Dihydroartemisinin inhibits the migration of esophageal cancer cells by inducing autophagy
- Xiao Chen
- Lan-Ying He
- Shu Lai
- Yao He
Affiliations: Department of Pharmacy, Chongqing Emergency Medical Center, Chongqing University Central Hospital, Chongqing 400014, P.R. China, Department of Gastroenterology, Tumor Hospital Affiliated to Chongqing University, Chongqing 400030, P.R. China, Department of Pharmacy, Jiulongpo District People's Hospital of Chongqing, Chongqing 400050, P.R. China
- Published online on: August 6, 2020 https://doi.org/10.3892/ol.2020.11955
Copyright: © Chen
et al. This is an open access article distributed under the
terms of Creative
Commons Attribution License.
Views: 0 (Spandidos Publications: | PMC Statistics: )
Total PDF Downloads: 0 (Spandidos Publications: | PMC Statistics: )
This article is mentioned in:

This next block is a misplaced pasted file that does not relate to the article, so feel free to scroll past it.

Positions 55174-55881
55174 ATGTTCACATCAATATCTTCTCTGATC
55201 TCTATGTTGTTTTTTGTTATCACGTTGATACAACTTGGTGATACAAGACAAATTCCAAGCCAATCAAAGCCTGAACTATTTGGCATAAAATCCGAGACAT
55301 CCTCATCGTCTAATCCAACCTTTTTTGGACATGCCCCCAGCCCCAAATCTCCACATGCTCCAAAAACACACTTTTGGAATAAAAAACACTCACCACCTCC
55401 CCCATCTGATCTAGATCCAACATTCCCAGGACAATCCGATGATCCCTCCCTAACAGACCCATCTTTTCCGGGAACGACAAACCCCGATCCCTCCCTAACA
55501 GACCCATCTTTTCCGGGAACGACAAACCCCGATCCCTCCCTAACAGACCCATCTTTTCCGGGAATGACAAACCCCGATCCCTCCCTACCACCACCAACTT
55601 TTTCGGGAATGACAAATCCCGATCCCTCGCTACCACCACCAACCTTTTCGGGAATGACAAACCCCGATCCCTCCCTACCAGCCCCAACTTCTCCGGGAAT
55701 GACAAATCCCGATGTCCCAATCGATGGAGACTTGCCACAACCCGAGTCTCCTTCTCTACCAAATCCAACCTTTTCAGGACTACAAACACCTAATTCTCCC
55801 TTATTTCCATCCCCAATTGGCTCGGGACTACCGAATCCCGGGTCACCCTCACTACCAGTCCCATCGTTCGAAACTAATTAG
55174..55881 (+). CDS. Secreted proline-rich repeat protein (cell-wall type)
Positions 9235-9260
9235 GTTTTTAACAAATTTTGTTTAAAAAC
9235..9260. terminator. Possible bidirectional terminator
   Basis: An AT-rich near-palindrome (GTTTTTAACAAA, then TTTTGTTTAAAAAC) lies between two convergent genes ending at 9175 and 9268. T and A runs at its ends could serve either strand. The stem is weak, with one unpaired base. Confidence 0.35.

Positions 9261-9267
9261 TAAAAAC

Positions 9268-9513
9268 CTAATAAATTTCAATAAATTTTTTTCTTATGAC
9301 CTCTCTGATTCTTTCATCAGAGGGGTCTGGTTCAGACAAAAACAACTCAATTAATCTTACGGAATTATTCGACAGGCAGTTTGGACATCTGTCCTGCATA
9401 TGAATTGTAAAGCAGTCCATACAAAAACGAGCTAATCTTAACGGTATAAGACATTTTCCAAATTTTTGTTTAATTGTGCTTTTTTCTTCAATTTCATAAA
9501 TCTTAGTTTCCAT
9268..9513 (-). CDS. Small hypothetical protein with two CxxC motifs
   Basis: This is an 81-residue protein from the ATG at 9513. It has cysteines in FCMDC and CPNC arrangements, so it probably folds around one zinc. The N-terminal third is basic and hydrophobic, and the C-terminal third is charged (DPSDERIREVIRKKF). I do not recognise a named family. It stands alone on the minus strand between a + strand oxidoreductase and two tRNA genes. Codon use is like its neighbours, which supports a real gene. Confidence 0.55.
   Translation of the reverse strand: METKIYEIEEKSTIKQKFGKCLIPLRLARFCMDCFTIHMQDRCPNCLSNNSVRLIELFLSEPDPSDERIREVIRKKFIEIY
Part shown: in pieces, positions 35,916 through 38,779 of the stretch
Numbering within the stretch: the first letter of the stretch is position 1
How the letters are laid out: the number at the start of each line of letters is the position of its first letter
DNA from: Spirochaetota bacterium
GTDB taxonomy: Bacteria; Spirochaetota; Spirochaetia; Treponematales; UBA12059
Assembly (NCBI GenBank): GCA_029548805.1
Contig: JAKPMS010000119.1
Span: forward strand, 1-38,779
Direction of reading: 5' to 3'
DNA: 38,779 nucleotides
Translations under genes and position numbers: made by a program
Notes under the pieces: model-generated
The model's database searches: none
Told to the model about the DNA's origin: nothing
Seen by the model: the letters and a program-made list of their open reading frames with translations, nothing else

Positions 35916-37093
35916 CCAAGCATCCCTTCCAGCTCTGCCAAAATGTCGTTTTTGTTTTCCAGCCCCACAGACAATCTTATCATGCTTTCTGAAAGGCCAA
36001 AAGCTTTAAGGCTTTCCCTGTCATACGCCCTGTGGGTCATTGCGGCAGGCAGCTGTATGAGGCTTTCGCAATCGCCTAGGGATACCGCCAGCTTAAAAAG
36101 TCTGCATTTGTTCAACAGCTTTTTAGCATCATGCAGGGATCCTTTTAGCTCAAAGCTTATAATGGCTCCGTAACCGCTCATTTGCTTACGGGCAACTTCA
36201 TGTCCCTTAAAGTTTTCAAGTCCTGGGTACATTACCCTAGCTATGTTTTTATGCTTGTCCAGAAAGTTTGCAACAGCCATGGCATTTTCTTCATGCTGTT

Esophageal cancer (EC) is a complex gastrointestinal malignancy and its global incidence rate ranks 7th among all cancer types. Due to its aggressive nature and the potential for early metastasis, the survival rates of patients with EC are poor. Dihydroartemisinin (DHA) is the primary active derivative of artemisinin, and, as well as its use as an anti‑malarial, DHA has also exhibited antitumor activity in various cancer models, such as cholangiocarcinoma, head and neck carcinoma, and hepatocellular carcinoma cells. However, the molecular mechanisms underlying the antitumor effect of DHA in the treatment of EC remains poorly understood. The results of the present study demonstrated that DHA significantly inhibited the migration of TE‑1 and Eca‑109 EC cells in a dose‑dependent manner by activating autophagy. DHA treatment also significantly reversed epithelial‑mesenchymal transition (EMT) by downregulating the EMT‑associated markers, N‑cadherin and vimentin, and upregulating the expression of E‑cadherin. Mechanistically, DHA treatment decreased Akt phosphorylation and inhibited the Akt/mTOR signaling pathway, leading to the activation of autophagy. The levels of the autophagy‑associated proteins were suppressed and DHA‑mediated inhibition of migration in EC cells was reversed when an active form of Akt was overexpressed. In conclusion, the present study demonstrated the potential value of DHA in the treatment of EC, and revealed the underlying mechanism by which FDHA inhibits cellular migration.